n the Land of Magic Soldiers: A Story of White and Black in West Africa

Summary / Reviews / Interviews


In Sierra Leone, rampaging soldiers have made a custom of hacking off the hands of their victims, then letting them live as the ultimate emblem of terror. The country is so desperate that, forty years after independence, its people long to be recolonized. 

In this book, the acclaimed author follows a set of western would-be saviors and a set of Sierra Leoneans, who take us into a land of beauty, horror, resilience and redemption. From mercenaries to missionaries, child soldiers to priests who can deflect bullets and cure AIDS, Bergner tells this racially charged story with sensitivity and precision, creating an unforgettable work of literary reportage.

A Los Angeles Times Best Book of the Year. Recipient of an Overseas Press Club Award for International Reporting and a Lettre-Ulysses Award for the Art of Reportage.


"Beautifully written…Bergner describes what is magical and what is malign in Africa as well as anyone ever has…A great novelist would be hard pressed to invent such a cast of characters."
Los Angeles Times

"Astonishing, unsettling…a remarkable book, full of piercing images and brilliantly observed details. Despite the horror, we read on, not out of moral obligation to people who live out their lives in a devastated world, nor to learn some useful geopolitical lesson, nor even from a perverse fascination with the pornography of violence, but for ourselves, because knowing these stories somehow makes us better, richer, and more intelligent human beings."
Chicago Tribune

"An eloquent witness…[Bergner has] a journalist's eye for the telling moment."
New Yorker

"A rare book indeed…Bergner's journey is arduous, dangerous, and brave—a journey in which author and reader are irrevocably changed."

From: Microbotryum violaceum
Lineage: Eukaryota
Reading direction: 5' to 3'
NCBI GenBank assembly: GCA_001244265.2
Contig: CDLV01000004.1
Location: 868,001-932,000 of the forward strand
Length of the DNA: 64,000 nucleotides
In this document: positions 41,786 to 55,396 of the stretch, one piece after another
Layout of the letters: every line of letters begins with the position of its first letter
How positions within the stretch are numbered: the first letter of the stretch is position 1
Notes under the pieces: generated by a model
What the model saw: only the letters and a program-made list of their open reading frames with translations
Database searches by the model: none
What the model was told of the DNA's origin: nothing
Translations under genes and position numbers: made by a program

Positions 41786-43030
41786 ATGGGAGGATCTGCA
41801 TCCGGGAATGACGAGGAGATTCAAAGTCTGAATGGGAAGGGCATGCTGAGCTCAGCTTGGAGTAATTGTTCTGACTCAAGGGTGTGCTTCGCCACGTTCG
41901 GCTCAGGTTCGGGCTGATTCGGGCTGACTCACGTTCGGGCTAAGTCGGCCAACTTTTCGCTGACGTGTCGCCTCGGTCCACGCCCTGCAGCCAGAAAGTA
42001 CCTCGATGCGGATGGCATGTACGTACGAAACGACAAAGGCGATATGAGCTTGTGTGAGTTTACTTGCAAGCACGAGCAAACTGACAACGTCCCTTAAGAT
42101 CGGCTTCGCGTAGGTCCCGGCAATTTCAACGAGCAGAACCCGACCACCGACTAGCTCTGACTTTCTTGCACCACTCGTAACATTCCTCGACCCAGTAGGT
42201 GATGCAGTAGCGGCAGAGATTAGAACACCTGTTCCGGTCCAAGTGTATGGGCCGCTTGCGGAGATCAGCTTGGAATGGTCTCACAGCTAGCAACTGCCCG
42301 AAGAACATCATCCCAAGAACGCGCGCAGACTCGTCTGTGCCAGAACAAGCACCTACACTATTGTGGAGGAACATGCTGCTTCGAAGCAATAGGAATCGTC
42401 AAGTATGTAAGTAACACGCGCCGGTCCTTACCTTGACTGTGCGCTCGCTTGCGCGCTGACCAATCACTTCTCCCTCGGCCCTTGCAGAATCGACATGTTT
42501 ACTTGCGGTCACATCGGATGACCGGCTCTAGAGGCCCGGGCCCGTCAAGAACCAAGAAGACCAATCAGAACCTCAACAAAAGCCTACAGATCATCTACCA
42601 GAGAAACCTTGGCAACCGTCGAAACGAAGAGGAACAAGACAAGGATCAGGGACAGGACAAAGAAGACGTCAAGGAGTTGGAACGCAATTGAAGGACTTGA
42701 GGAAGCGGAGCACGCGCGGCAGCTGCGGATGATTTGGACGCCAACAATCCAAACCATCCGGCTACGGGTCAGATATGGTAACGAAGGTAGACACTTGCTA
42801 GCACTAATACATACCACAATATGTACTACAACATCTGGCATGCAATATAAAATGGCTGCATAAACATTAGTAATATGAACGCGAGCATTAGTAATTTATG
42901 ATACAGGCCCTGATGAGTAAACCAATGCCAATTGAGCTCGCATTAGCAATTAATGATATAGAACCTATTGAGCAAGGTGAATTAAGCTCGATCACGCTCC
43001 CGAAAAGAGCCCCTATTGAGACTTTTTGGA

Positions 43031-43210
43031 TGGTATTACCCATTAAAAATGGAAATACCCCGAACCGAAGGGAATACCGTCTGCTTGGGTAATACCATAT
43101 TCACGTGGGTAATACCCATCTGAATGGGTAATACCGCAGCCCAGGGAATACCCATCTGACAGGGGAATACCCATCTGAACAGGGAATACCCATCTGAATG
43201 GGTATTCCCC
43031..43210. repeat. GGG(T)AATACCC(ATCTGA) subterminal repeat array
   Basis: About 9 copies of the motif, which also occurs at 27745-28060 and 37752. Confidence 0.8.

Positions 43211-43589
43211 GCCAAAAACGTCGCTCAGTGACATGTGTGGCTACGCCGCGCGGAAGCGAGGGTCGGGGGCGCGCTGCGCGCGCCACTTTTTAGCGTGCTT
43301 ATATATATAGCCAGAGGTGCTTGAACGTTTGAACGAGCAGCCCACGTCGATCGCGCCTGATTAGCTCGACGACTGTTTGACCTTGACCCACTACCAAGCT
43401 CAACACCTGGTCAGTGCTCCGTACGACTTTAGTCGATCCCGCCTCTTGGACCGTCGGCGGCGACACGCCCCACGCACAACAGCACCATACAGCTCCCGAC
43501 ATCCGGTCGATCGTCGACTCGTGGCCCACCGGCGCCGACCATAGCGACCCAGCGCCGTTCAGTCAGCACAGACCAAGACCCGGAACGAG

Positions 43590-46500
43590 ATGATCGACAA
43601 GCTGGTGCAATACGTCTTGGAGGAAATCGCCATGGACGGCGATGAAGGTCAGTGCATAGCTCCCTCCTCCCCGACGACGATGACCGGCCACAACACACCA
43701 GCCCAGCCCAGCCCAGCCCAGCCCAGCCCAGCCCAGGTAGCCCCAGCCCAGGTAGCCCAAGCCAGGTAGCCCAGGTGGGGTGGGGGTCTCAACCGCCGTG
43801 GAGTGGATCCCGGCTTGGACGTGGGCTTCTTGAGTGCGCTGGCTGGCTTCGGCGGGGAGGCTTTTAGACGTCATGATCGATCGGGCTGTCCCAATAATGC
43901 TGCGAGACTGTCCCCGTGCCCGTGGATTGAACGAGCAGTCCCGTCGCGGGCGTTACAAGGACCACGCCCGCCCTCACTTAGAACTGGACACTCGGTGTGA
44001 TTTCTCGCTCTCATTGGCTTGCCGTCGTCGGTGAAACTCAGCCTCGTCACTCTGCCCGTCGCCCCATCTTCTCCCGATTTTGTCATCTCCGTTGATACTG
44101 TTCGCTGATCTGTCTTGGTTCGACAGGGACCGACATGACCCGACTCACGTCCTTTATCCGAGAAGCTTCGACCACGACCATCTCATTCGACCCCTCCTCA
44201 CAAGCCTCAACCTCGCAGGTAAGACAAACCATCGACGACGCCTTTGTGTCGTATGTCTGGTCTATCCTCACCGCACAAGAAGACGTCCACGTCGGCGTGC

Sunday Times of London

"Few political reporters lay bare the devastation, not merely of war-ravaged landscapes, but of the observer's soul. Daniel Bergner's book belongs in this tiny platoon. In the finest Orwellian tradition, it will discomfit readers across the political spectrum…A dryly ferocious, take-no-hostages style and crisply drawn characters…The best political writers may prepare us to shed our illusions. As Daniel Bergner proves, they don't demand that we abandon hope."
The Independent (UK) 

"Unusually candid…Bergner is a talented writer who has artfully captured the horror and the anarchy of the civil war that ravaged Sierra Leone and provides a sharp contrast to the current situation in Iraq."
Foreign Affairs 

"The strength of [Bergner's] spare and evocative account is his gallery of characters, whose stories weave through the book and at times intersect with one another…A reminder of the potential [for killing and healing] that we all carry within us."
New York Times Book Review

"Remarkable…First-class reporting and storytelling…A memorable, scarifying portrait of a country in terminal turmoil."
Kirkus Reviews

"In this compilation of stories from the civil war–ravaged West African country of Sierra Leone, Bergner demonstrates a deft dramatic touch."
Publishers Weekly

"Daniel Bergner is a brave man and he has written an extraordinarily good book, a compendium of surreal horrors, vastly improbable characters and very fine writing. Those who have illusions about Africa will find little comfort here…and curse Bergner for daring to examine the heart of darkness in his subject and in himself. But these things should be heard, because there is no way forward unless we stare at the truth long and hard enough for the path of salvation to be revealed. Mr. Bergner has done this for us in the insane jungles and slums of Sierra Leone. His eyes are clear, his pen is true, and his book is a truly valuable addition to the canon of post-colonial African literature."
—Rian Malan, author of My Traitor's Heart

"Bergner’s stories of Sierra Leone’s killers, victims, and rescuers are too intimate and beautifully told to be put aside. We’re seldom lucky enough to get so talented a writer to make so sustained a commitment to so difficult and neglected a subject. Bergner has created humane literature about a war of cruelty beyond belief."
—George Packer, author of Blood of Liberals